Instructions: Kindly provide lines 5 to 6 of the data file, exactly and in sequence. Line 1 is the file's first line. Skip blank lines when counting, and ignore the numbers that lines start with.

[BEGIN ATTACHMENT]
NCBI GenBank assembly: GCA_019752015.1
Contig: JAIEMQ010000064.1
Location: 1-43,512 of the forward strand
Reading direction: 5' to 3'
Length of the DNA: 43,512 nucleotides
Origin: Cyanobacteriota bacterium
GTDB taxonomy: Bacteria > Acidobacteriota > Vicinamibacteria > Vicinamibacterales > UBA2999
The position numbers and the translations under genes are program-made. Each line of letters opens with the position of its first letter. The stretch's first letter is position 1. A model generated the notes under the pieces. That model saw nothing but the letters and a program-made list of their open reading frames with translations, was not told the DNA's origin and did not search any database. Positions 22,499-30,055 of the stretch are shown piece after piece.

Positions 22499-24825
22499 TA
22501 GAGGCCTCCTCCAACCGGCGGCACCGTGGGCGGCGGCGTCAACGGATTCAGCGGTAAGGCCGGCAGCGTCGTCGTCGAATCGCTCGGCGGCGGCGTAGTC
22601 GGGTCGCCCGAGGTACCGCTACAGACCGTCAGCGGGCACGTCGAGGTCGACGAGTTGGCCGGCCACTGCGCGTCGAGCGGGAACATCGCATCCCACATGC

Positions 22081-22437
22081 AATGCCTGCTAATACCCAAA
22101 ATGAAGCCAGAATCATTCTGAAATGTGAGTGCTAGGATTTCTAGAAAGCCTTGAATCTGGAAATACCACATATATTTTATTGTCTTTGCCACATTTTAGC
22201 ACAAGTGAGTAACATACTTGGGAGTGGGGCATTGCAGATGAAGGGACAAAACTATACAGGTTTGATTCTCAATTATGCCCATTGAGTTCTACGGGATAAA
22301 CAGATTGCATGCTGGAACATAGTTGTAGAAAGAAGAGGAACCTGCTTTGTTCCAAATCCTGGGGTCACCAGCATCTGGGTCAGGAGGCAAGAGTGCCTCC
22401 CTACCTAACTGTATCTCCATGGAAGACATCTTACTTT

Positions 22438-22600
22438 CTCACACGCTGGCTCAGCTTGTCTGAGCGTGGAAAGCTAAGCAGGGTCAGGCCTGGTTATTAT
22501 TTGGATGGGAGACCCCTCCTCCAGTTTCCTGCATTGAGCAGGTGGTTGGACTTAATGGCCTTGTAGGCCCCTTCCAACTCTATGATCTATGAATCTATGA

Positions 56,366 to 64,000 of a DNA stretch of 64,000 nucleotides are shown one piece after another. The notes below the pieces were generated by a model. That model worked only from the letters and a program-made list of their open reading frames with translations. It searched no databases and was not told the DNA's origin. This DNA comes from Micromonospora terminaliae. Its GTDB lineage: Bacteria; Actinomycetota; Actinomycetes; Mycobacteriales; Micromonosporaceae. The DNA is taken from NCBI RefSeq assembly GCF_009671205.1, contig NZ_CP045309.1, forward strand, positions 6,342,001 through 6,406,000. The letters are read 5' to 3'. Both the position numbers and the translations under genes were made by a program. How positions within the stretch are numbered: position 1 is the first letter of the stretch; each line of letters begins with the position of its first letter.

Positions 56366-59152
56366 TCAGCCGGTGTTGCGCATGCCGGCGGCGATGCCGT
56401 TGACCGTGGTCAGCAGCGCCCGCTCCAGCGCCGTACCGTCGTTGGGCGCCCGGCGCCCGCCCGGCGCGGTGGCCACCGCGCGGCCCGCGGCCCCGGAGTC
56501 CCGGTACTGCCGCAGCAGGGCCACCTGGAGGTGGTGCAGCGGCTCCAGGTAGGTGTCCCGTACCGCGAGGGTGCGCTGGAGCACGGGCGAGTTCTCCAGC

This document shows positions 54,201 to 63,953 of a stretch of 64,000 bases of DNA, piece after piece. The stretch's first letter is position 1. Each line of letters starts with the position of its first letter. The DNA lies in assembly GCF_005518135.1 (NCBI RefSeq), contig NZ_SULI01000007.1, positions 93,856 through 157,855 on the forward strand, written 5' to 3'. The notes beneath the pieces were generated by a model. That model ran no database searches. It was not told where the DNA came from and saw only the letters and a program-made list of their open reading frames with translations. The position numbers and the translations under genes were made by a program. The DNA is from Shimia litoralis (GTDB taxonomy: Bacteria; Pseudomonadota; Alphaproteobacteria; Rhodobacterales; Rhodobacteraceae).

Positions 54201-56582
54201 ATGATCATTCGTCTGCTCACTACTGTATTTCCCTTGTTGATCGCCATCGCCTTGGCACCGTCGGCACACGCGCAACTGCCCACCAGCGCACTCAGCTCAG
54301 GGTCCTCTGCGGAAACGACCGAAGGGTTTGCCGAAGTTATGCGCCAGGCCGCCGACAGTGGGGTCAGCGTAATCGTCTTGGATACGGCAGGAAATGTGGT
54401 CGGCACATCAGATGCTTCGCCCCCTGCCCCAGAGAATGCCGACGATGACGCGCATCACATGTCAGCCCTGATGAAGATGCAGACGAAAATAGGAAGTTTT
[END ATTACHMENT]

Length of the DNA: 43,512 nucleotides
Origin: Cyanobacteriota bacterium